The Mobile Architecture team was able to very quickly evaluate eBay’s app on a pre-release Apple Silicon machine, make some minor changes, and then approve the distribution of the iOS app for Apple Silicon at the end of the year. The cost to release this version was small and the opportunity to learn more about our customers will be big.
The ability to resize our app on a bigger workspace has already piqued the interest of our design team, which is extending eBay’s tablet/iPad designs to accommodate even larger screens; and is also starting to consider what eBay’s app would look like with multiple windows. Getting buyers and sellers to try the app on a Mac will help us understand their preferences better and how they use extra screen real estate on a Mac. These insights will help eBay modernize our UI design and feature adoption. It is even possible that features unavailable on iPhones will be added for users on these larger displays if there are advantages in doing that. Simply supporting multitasking has opened many avenues for investigation and possible innovation in the future.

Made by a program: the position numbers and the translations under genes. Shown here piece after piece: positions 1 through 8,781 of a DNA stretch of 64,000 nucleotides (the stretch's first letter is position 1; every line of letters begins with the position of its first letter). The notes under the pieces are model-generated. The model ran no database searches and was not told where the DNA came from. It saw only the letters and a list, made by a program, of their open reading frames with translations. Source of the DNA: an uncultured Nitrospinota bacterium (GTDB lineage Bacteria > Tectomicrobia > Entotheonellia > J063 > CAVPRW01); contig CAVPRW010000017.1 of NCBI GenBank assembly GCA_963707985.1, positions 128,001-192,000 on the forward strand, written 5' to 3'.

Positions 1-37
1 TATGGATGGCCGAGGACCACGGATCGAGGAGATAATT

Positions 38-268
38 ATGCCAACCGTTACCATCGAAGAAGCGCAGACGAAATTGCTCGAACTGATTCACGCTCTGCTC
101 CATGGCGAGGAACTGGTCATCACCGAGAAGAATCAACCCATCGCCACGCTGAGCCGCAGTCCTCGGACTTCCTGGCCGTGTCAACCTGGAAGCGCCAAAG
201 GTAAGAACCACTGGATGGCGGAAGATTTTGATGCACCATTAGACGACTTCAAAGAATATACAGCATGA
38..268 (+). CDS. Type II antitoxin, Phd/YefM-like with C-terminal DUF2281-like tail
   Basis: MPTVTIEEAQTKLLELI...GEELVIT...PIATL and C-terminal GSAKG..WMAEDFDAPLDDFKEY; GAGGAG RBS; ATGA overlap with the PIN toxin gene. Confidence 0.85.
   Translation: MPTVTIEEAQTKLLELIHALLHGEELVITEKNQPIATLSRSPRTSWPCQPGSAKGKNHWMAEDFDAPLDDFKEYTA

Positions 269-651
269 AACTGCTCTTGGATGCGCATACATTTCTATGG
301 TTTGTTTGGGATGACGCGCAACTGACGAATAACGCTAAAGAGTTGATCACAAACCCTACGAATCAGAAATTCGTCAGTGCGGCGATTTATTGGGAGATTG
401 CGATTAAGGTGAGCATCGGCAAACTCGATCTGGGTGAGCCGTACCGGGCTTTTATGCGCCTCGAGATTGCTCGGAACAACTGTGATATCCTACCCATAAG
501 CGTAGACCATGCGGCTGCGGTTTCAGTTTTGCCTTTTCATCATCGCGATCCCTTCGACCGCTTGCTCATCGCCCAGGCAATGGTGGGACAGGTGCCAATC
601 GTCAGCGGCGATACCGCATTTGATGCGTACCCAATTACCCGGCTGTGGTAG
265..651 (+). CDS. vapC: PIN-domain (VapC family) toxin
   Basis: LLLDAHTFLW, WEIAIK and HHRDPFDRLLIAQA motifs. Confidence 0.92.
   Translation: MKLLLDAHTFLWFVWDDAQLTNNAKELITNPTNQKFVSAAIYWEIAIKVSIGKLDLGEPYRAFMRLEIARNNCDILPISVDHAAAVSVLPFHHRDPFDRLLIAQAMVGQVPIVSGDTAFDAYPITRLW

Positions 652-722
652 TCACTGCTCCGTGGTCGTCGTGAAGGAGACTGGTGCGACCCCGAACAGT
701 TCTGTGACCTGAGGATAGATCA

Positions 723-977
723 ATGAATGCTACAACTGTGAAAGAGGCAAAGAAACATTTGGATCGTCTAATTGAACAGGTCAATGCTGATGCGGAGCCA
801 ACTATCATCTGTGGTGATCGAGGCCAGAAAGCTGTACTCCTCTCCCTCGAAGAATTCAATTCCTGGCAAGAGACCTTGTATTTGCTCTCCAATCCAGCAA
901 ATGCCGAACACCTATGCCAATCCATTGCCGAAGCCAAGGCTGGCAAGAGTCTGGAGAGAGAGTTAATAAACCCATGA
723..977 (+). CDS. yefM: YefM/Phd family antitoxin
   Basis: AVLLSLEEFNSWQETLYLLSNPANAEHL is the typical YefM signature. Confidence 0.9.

Part of good architecture is planning for the future, even when that future is influenced by platform vendors. We at eBay are very proud of our high rating in the App Store (4.8 as of this writing!). Our customers expect a stable, feature-rich application that adopts the new technologies that eBay’s platform vendors announce. It is an important part of our development process to continue building in a way that never leaves us far behind and allows us to pivot quickly when the time is right.
Feature image via Pixabay.